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November 16, 1945 The Honorable
The Secretary of State DEAR MR. SECRETARY:
There is transmitted herewith in quadruplicate the report of the United States Delegation to the Third Inter-American Conference on Agriculture, held in Caracas, Venezuela, July 24 to August 7, 1945.
In transmitting this report, I wish to express appreciation both personally and on behalf of the other members of the United States Delegation for the opportunity to participate in the Conference. The work of the Delegation was characterized throughout by complete harmony and accord among the members. Further, the Conference itself was rather remarkable in the spirit of cooperation on the part of all delegations and the uniform desire to find common ground for agreement on the many perplexing problems with which the Conference was confronted.
The United States Delegation left Caracas with the feeling that the Conference had veered too far in the direction of processing resolutions and did not give adequate opportunity for an exchange of views and information on technical subjects. As a result, the Conference did not go as far as it should have in advancing an understanding of the technical agricultural problems and programs of the various countries.
With regard to the Fourth Inter-American Conference on Agriculture, which, according to Resolution No. VI, would be held not later than July 1948, we respectfully offer the following suggestions:
(1) That the Fourth Conference should place greater emphasis upon technical agricultural matters. To assure this emphasis and to provide for the necessary preparatory work, it is believed desirable to undertake at an early date the necessary international conversations and arrangements respecting the Fourth Conference.
(2) That these arrangements should involve the establishment well in advance of the next conference of technical commissions in such fields as agricultural extension; human nutrition in relation to production, processing, and utilization; agricultural marketing economics and statistics; animal sciences and practices; plant sciences and prac
tices; soils and climatology; land use and conservation; agricultural engineering; rural institutions, family living, and community organizations; and forestry, including wildlife and watershed protection. These commissions, in collaboration with the Division of Agricultural Cooperation of the Pan American Union, would develop agenda for their respective sections of the conference and would arrange for the preparation of technical papers and formal discussion of these papers.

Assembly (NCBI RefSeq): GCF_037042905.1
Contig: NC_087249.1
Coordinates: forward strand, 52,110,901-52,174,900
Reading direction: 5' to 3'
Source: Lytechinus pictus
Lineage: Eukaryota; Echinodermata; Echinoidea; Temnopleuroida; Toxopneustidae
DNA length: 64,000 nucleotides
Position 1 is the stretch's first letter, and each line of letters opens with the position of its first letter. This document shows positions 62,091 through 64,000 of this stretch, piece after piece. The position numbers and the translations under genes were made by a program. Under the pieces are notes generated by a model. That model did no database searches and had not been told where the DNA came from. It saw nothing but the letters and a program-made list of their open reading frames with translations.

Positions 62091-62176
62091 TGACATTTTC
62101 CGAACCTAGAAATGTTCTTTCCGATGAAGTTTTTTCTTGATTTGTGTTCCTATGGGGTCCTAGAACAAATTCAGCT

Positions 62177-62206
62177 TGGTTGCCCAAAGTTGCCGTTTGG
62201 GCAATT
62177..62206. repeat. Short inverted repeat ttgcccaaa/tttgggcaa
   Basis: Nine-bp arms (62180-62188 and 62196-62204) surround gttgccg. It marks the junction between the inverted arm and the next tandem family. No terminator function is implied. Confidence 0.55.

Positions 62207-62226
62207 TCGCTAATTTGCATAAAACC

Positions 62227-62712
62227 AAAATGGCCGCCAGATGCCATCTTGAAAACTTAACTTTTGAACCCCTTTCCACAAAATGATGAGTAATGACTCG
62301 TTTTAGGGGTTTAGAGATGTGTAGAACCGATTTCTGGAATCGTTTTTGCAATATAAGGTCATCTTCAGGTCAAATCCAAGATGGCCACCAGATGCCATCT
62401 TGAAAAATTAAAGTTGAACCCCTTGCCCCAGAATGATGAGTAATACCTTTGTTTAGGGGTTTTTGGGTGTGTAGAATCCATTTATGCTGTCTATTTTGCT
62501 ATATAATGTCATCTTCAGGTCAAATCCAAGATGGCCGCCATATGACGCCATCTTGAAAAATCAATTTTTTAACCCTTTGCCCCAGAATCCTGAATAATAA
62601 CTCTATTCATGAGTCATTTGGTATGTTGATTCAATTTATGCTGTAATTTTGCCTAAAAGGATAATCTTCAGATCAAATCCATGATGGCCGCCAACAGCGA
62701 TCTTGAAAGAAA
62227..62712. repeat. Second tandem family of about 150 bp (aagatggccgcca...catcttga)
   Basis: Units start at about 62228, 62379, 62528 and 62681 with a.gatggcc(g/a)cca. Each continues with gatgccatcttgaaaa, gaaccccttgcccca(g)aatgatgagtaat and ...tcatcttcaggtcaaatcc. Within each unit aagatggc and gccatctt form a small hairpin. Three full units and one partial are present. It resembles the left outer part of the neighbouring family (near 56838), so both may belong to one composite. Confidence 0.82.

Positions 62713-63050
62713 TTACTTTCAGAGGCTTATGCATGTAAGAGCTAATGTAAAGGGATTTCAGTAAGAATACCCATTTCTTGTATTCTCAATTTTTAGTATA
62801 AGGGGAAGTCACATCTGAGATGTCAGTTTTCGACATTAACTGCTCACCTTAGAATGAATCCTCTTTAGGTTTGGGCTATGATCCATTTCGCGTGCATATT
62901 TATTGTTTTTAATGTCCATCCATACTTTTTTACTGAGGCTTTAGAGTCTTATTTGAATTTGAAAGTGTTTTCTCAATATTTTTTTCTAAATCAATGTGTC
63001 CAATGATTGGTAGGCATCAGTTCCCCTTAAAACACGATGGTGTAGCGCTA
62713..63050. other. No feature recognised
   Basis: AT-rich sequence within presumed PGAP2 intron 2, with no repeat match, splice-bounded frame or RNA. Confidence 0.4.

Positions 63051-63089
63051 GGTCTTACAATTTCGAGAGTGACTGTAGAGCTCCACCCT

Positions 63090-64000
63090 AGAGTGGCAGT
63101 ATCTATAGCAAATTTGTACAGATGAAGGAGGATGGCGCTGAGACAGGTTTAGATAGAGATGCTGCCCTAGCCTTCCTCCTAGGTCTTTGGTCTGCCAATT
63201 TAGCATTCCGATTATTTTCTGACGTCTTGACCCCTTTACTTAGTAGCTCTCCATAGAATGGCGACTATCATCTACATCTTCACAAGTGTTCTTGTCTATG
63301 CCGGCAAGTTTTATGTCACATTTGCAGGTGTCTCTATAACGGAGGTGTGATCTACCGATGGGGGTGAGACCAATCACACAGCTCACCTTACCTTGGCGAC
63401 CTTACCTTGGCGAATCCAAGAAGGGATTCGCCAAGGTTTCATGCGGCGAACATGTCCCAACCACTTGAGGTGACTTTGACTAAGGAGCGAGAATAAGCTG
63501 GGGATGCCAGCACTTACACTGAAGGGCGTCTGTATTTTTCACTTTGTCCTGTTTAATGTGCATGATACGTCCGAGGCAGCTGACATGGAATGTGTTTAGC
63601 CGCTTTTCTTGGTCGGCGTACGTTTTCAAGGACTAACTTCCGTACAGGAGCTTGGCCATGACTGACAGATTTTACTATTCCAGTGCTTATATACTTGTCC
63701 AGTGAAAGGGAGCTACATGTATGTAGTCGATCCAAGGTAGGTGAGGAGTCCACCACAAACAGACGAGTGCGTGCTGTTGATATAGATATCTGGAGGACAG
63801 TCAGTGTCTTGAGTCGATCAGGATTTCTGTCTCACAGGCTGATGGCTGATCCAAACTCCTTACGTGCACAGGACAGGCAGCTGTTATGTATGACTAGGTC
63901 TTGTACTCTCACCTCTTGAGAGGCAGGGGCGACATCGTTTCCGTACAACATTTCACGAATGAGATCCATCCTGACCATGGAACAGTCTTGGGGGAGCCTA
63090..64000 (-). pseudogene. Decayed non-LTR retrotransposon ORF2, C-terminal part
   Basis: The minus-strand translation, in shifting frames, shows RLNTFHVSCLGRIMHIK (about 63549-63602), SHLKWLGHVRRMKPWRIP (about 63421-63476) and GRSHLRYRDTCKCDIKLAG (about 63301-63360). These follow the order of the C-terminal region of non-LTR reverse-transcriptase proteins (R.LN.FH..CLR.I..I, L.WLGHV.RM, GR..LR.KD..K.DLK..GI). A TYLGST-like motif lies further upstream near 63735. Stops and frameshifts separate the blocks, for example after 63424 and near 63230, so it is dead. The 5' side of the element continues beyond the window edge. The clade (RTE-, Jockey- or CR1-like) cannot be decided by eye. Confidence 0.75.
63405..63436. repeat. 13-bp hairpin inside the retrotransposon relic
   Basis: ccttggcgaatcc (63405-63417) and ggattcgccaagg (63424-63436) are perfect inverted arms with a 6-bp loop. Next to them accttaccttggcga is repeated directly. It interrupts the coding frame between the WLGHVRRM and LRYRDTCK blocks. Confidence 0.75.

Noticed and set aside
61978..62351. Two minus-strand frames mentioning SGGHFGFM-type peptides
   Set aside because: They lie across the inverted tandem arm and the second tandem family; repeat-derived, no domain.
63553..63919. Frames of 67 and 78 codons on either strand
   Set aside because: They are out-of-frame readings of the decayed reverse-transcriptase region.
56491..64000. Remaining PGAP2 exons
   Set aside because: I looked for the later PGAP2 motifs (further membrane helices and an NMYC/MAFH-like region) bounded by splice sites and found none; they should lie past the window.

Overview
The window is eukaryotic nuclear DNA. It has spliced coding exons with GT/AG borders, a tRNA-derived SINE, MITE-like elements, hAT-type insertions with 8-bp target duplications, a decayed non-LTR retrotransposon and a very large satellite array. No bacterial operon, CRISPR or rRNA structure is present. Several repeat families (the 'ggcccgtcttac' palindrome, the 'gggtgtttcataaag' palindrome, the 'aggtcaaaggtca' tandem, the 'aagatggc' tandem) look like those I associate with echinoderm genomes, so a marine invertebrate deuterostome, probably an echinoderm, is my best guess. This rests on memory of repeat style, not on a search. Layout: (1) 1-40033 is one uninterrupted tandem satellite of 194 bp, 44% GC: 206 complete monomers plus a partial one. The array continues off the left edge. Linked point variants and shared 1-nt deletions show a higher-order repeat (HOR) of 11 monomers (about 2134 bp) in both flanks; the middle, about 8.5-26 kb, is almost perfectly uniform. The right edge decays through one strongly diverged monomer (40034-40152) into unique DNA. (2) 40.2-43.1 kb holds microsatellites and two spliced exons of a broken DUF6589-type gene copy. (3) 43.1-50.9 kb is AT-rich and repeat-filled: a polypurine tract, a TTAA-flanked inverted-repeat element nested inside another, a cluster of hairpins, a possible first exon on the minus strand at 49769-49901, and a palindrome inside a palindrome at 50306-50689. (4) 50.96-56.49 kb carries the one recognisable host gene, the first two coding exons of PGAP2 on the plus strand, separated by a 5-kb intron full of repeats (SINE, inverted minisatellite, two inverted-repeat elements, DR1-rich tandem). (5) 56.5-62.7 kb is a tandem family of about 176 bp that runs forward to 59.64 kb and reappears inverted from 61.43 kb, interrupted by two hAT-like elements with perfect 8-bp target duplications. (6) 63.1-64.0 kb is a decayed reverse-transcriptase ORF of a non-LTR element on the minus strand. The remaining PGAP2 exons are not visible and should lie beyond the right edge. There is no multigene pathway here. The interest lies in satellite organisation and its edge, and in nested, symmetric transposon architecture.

(3) That the language problem, which always confronts the United States Delegation at an Inter-American Conference, would be reduced by providing for the advance issuance of all papers and prepared discussions in the four American languages.
(4) That the consideration of resolutions be deferred until the technical discussions have been held, rather than taking precedence as was the case at Caracas. Sincerely yours,
J. B. HUTSON
Report of the Delegation of the United States of America to the
Appendix A: Invitation by Venezuela to the Conference.
Acceptance by the United States of the Invitation
Appendix B: Resolutions of the United States Delegation
Appendix C: Résumé of Work by Commissions
Commission I. Money and Agriculture
Commission II. Present Agricultural Production and Its
Adjustments to the Post-war Period
Commission III. Foodstuffs and Raw Materials
Commission IV. Markets and Transportation
Commission V. Agricultural Migrations in the Post-war
Commission VI. Agricultural Statistics
Report of the Delegation of the United States of America to the Third Inter-American
Conference on Agriculture
ANTECEDENT CONFERENCES AND PREPARATORY WORK THE THIRD Inter-American Conference on Agriculture, held in Caracas, Venezuela, from July 24 to August 7, 1945, stemmed
directly from a long series of inter-American meetings. Beginning fully a century ago, these gatherings have progressively demonstrated an increasing emphasis upon inter-American problems. In more recent years, agriculture has emerged as a field of common interest warranting separate and specific conferences apart from other problems of a more general economic or political character.
In the Sixth International Conference of American States, which met in Havana in 1928, the resolution was adopted which led by a succession of events to the current series of Inter-American Conferences on Agriculture.
On March 7, 1928, in conformity with this resolution, the Governing Board of the Pan American Union authorized the creation of a Special Committee on Agricultural Cooperation, upon whose recommendations the Governing Board subsequently voted to create the Division of Agricultural Cooperation in the Pan American Union and to convoke an Inter-American Conference on Agriculture, Forestry, and Animal Industry.
THE FIRST INTER-AMERICAN CONFERENCE ON
THE FIRST Inter-American Conference on Agriculture was held in the city of Washington, D.C., in 1930. The expressed aims of the conference, largely technical in character, were threefold: “(1) to define the outstanding problems in each country which may be solved by inter-American cooperation, (2) to discuss the policies and methods of procedure to be followed in the cooperative solution of these problems, and (3) to consider the establishment and location of